Nobody likes to wait in an airport line. No one wants his or her flight canceled. It’s bad for business when people spend time sitting in airports when they should be at meetings. It’s no fun to miss important family events.

Under the package of across-the-board budget cuts known as the sequester, however, these delays are to be expected.

The Federal Aviation Administration is among the agencies forced to cut its budget by 5 percent over the next seven months. The reduction is being met by furloughing all its employees, including air traffic controllers.

Furloughs mean fewer air traffic controllers are working at any given time. That means arrivals and departures of aircraft must be slowed down to keep the runways safe, creating longer waits for passengers.

But don’t blame the FAA.

This crisis was designed and built by members of Congress and the White House, and it’s working about how it was intended. These cuts were supposed to hurt. They target defense and the domestic programs that people of all political stripes actually like.

The idea was to make the cuts so unpleasant no one would let them go into effect and everyone would be forced to engage in bipartisan deficit reduction talks.

Apparently not everyone got the script, however, and while the president offered a balanced approach that cut entitlement programs and raised revenue by closing loopholes used by the wealthiest taxpayers, Republicans would not play ball. So we are left with cuts that affect the services that many Americans depend on.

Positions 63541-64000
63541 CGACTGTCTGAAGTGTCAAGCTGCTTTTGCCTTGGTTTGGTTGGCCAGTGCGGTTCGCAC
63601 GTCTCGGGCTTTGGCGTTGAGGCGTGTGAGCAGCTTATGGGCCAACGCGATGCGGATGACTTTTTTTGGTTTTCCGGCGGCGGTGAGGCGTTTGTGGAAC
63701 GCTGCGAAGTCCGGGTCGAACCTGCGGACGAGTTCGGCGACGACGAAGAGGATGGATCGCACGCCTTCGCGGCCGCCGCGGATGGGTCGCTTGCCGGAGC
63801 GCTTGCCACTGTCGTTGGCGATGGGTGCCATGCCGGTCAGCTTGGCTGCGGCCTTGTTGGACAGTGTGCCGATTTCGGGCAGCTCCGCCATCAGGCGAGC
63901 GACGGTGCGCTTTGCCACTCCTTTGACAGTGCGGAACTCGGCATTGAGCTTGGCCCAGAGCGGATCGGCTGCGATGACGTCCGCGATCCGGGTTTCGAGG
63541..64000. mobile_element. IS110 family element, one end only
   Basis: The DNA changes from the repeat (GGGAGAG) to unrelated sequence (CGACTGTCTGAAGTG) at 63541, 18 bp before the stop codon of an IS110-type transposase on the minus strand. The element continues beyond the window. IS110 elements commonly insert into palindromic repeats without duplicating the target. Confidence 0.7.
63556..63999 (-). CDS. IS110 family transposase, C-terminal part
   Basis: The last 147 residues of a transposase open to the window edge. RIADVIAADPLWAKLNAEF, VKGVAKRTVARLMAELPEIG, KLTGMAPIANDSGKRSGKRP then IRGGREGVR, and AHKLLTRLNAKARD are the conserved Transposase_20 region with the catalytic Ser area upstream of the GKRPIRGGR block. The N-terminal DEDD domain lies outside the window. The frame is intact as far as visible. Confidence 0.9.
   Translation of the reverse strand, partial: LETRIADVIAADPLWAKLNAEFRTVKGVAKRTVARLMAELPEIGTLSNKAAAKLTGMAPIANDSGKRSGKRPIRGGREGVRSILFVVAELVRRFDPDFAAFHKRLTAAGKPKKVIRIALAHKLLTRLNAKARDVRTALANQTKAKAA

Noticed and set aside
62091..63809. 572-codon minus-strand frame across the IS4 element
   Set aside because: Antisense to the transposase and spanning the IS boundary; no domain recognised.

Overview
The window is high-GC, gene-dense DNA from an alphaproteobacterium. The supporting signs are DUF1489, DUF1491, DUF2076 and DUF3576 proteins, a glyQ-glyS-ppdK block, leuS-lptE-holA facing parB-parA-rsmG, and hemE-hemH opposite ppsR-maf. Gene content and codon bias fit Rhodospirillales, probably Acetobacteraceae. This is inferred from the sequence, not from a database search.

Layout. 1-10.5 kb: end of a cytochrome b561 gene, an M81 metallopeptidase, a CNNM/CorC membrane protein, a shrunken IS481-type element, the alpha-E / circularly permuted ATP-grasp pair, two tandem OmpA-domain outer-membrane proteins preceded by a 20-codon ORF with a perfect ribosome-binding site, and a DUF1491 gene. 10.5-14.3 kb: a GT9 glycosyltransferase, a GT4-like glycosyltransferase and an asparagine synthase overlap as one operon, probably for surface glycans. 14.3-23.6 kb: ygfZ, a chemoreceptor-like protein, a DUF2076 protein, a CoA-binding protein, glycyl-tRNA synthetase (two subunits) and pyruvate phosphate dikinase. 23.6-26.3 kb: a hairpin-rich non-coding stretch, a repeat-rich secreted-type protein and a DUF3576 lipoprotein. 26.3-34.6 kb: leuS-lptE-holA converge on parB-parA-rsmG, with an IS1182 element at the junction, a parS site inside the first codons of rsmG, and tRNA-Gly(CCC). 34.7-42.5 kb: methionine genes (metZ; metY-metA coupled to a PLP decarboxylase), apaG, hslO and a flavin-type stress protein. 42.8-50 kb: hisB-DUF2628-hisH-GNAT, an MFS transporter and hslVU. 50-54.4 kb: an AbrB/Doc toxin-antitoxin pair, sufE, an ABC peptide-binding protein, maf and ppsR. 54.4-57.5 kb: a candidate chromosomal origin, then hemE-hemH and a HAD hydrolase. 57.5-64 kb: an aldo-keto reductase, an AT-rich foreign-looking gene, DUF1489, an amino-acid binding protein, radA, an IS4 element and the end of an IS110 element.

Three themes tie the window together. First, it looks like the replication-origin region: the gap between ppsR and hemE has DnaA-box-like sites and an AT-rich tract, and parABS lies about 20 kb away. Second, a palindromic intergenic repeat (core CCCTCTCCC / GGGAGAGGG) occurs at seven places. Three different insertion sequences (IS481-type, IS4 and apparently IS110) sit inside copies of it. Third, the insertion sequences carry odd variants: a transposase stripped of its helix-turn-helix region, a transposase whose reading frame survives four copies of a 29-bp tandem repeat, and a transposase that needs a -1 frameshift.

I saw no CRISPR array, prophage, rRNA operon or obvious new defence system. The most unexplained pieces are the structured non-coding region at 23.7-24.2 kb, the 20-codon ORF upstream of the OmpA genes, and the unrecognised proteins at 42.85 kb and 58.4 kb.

Republicans in Congress are blaming the agencies for the negative effects on their constituents. They argue that the administration has rigged the cuts to create political pressure on them to raise taxes. The FAA, they argue, could cut other places such as its consulting and research budgets, instead of furloughing its employees, including air traffic controllers.

The agency, however, counters that it does not have that kind of discretion.

More than 70 percent of its budget goes to pay employees, so there is no way it could cut in a meaningful way without affecting employment. Consulting fees are spent on contract services such as telecommunications and weather radar can’t be cut.

This problem could be fixed with a bipartisan deficit reduction deal that balances the policy priorities of all sides. Barring that, we are stuck with the cuts causing effects like these delays at airports.